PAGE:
Cancers, gynaecological or urological surgeries, injury and inflammatory bowel diseases may cause bladder fistulas, according to the Urology Care Foundation. Radiation therapy may also cause bladder fistulas. Bladder fistulas to the skin are rare and are a result of blockage of the bladder outlet and bladder damage.
Bladder fistulas to the bowel, or enterovesical fistula, may be due to inflammatory bowel diseases such as Crohn's disease and diverticulitis, according to the Medical University of South Carolina. Bowel cancers are responsible for about 20 percent of this type of bladder fistula.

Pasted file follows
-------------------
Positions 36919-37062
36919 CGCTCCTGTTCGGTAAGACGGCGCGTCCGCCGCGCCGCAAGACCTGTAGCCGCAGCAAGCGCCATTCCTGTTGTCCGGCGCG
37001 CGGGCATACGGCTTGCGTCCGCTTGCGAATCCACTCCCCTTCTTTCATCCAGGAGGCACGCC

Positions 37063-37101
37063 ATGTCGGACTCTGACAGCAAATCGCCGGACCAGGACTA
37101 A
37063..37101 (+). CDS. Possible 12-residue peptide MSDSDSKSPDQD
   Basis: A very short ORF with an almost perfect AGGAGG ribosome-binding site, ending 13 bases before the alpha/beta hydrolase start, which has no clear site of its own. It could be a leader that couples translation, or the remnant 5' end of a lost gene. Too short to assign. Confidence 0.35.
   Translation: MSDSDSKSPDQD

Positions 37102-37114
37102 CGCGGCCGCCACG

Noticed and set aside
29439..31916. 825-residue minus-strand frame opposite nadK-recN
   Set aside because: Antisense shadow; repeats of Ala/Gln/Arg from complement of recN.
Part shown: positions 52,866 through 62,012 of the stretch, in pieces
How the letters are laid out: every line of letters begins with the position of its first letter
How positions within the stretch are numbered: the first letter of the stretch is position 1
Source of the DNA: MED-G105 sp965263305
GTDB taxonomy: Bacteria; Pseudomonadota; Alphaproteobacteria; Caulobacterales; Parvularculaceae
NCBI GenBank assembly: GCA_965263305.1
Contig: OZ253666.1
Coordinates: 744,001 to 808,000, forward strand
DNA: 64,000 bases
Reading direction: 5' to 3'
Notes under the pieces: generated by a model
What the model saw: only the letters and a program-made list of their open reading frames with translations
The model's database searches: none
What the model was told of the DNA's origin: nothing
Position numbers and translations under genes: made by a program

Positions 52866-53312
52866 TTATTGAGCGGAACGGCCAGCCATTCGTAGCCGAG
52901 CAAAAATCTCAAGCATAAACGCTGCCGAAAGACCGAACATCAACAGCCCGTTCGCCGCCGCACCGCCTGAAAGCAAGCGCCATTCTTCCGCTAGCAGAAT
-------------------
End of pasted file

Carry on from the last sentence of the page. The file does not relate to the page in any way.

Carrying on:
Bladder fistula to the vagina, or vesicovaginal fistula, may be due to gynaecological or urologic surgeries, explains the Medical University of South Carolina. Examples of surgeries that may cause vesicovaginal fistulas include hysterectomies, bladder repair and sling procedures to repair urinary incontinence, explains the University of Utah Health Care.
Gynaecological cancers may also cause bladder fistulas to the vagina, according to the Medical University of South Carolina. Radiation therapy may cause bladder fistulas to both the vagina and the bowel. Rarely do bladder diseases cause bladder fistulas.
A difficult birth may cause a vesicovaginal fistula, but this is rare in the United States and more common in developing countries, explains the University of Utah Health Care.